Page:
Statement (as mentioned in my review for this French project’s former album as well): “taking shape from personal neurosis, fears and anxiety, Blurr Thrower aims to exhume the secret ether from the meandering of the Human soul”. Don’t come telling me, afterwards, that I did not warn you…
Sometimes such ‘introduction’ on a biography is superficial and superfluous. But when I experienced Blurr Thrower’s debut Les Avatars Du Vide (‘the avatars of the void’), I was convinced immediately. This one-(wo)man project indeed gets inspired by his / her distorted psyche, fed by unrest, anguish, neurosis and psychosis. And quite the same goes for this sophomore release, called Les Voûtes (French for ‘the vaults’). From sonic point of view, Blurr Thrower seeks inspiration within the ‘Cascadian’ scene (they mention Weakling, Fell Voices, Ash Borer, Time Lurker and Paramnesia; some of them also on Les Acteurs De L’Ombre Productions’ roster, and reviewed humbly by yours, undersigned).
This second album consists of three lengthy (nine to twelve minutes) and one, eh, ‘normal-sized’ composition, clocking about forty minutes in its totality. The recording results were mastered by Jack Shirley, known from his assistance with huge names, such as Amenra, Deafheaven, Ash Borer, Wiegedood, Time Lurker and many, many more. Once again, Les Acteurs De L’Ombre Productions take care of the release via digital sources, as well as physically, being a compact disc edition (three-folded digipack), and one on vinyl (12”, available in two colors). And very remarkable, yet somehow intriguing too, is the cover artwork by multi-disciplinary artist Came Roy De Rat. Another interesting thing is the assistance of no one else but Gaetan Juif, the mastermind behind truly fine projects like Cepheide, Rance, Baume or Scaphandre (also reviewed more than once by yours truly; enter the project’s name in the ‘search’-tab in case of interest).
The collaboration of Blurr Thrower’s happy songs with the sweet chants of Gaetan surely works. No, seriously, Gaetan’s raspy and harrowing voice has something wretched, tortured, even hysterical, which sort of characterizes his other (solo) outfits too. And in a mostly organic way, this fits somehow shamelessly to the unhappy, crepuscular stuff courtesy of Blurr Thrower. The material is incredibly rough and intense, and a comparison with the mighty scenes from France and Canada surely works.
The overall tempo is fast, sometimes even of the devastating kind, but the huge variation (and then I am referring to the multiple changes in tempo or general song structure) drenches the whole approach in an acceptable result. The drum patterns especially add that overpowering attitude, caused by rabid double bass drums or artillery-alike salvos, harsh like a comet penetrating our planet’s stratosphere. But it’s great to notice that the drums do bring almost melodic fragments as well (they do not just infuriate in rage). In a piece like Fanes, or the opening sequence of Amnos (Amnos naturally follows Fanes, like twins), that drum-work (programming?) works intoxicating and mesmerizing. Yet also the few doomier chapters are accompanied by ingenious drum rhythms.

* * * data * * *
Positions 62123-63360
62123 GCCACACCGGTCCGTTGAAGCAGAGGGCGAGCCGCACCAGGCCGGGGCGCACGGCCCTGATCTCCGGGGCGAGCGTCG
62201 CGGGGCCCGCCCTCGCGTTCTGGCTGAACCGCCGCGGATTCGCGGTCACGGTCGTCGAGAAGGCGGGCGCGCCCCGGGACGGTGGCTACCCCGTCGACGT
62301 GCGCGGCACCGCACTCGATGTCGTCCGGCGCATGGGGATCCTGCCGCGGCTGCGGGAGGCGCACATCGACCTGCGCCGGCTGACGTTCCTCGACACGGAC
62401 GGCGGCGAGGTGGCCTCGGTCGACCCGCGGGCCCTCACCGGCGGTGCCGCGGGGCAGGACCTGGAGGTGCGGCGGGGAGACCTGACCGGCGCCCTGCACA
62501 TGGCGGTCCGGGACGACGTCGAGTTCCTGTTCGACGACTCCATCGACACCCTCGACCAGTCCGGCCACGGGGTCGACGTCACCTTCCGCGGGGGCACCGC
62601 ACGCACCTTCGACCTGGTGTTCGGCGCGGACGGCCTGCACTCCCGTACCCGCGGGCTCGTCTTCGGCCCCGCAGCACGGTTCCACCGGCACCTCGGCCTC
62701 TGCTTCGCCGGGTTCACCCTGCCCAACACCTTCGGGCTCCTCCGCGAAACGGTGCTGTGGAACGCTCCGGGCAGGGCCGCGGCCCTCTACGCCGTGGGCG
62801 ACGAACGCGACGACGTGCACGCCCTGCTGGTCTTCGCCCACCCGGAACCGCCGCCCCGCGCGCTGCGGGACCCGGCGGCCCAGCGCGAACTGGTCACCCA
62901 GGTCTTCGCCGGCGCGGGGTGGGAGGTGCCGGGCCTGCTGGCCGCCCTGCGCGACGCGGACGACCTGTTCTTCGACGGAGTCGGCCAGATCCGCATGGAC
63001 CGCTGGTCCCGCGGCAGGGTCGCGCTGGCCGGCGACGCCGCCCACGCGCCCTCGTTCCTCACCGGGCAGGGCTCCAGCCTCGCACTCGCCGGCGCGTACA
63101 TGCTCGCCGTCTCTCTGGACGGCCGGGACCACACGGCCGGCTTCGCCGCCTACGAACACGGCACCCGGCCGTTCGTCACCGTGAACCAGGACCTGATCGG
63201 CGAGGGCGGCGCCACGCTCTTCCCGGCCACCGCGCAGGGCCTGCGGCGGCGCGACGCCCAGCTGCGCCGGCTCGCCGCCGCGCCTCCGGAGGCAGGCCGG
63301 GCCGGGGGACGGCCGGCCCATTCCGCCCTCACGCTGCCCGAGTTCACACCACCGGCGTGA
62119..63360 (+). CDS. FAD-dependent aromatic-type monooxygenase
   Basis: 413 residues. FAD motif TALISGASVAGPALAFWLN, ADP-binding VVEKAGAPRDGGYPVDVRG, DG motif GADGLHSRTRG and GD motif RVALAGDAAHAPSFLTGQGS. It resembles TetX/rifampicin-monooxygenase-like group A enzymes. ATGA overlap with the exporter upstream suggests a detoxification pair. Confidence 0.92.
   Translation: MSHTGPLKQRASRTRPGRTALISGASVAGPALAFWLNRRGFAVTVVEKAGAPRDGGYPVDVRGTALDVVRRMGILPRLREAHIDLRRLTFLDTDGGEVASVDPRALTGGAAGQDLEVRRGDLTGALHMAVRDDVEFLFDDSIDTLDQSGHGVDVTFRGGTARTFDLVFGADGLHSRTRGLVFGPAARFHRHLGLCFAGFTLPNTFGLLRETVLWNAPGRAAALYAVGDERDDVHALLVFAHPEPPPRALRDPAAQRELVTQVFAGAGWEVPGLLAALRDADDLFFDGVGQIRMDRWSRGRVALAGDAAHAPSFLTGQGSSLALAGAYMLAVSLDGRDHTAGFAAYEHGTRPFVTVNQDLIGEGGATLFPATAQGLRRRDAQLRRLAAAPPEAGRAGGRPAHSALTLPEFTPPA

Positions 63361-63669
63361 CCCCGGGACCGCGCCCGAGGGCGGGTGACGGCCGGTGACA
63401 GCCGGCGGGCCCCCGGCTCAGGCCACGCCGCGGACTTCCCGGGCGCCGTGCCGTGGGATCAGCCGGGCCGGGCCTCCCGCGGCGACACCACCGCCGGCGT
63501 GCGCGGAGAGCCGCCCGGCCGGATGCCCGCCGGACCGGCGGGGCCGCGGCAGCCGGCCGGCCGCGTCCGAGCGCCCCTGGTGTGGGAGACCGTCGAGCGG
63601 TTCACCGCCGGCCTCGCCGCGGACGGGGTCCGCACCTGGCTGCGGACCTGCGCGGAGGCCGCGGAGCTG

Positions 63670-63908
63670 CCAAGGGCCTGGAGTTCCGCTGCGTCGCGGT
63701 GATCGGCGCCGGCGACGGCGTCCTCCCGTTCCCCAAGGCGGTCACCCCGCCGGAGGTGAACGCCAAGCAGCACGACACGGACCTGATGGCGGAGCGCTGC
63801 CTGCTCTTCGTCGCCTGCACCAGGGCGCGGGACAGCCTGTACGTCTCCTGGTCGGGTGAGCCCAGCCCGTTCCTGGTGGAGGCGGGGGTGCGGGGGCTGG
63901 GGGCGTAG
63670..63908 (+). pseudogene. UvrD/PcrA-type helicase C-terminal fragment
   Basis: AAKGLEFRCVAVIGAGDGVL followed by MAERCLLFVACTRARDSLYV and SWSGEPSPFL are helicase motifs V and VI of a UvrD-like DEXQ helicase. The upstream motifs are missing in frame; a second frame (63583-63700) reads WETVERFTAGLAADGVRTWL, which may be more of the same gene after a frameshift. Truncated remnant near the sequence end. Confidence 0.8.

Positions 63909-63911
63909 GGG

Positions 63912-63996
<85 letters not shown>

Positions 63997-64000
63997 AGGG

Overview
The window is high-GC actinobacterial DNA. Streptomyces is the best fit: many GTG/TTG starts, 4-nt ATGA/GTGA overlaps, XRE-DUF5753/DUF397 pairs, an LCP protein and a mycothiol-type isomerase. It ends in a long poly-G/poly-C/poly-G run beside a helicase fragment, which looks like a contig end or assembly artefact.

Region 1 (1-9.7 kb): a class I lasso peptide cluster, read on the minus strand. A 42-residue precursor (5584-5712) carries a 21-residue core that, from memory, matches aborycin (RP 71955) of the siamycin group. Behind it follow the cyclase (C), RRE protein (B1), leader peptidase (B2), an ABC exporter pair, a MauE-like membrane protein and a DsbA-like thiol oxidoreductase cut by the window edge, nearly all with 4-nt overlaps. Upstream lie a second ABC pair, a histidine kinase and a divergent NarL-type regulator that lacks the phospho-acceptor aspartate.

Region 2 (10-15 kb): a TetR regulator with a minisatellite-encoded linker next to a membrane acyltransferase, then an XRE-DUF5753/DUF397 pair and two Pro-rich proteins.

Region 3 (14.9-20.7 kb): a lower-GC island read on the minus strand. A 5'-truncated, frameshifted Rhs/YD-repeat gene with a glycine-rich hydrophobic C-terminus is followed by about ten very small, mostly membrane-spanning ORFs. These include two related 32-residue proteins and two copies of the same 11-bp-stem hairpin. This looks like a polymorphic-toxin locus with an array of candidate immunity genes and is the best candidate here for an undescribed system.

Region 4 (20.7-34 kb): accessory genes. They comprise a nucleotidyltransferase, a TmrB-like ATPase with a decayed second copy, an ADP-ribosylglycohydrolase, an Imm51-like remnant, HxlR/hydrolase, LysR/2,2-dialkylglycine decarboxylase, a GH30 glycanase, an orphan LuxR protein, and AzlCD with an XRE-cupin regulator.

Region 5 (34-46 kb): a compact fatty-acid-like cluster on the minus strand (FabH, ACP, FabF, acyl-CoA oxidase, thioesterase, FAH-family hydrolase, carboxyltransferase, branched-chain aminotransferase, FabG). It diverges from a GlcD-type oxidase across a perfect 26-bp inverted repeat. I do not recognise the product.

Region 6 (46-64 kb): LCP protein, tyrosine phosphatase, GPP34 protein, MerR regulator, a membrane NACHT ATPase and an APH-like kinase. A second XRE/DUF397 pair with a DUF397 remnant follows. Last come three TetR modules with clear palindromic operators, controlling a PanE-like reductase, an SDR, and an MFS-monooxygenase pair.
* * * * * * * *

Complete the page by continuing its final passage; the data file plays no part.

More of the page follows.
But that’s just one aspect. The variation finds its origin as well in the melodies and the song structures. Remarkable is the string-work; the lead guitars balance in between dissonance and melody, in between fury and melancholy, in between hypnosis and hysteria. The sound of the total string section is unpolished and ragged, resulting is an overdose of mesmerizing beauty. Whether a fragment is based on atmospheric tremolo leads, then again brutish iniquity, the production process (read: sound quality) offers a deep-going, almost perverted, magnificence, which completely, profoundly fits to the whole concept.
Highly remarkable once more (cf. the former recording) are the many cinematic and dreamlike passages, the many down-earthed, bleak soundwaves, creating a grim, maybe even lackadaisical and suffocating, yet also dim and spiritual ambience. These droning excerpts strengthen the occult, ritualistic atmosphere, as well as the enthralling majesty.
Just like 2019’s Les Avatars Du Vide, ‘j’adore’ Les Voûtes, but actually it is even stronger, more professional somehow. A first aspect is the vocal contribution. I have, to be honest, no idea who did the vocals on the former album. They were great, let’s make sure that I am not going to whine about them. But the assistance of Gaetan, well, his vocal timbre capacitates Blurr Thrower’s message of negativity, isolationism and misanthropy for sure. A second element I just need to add is the improved sound quality. The mix, for example, brings a very mature balance in between all individual elements, whereby the total experience sounds more solid and determined.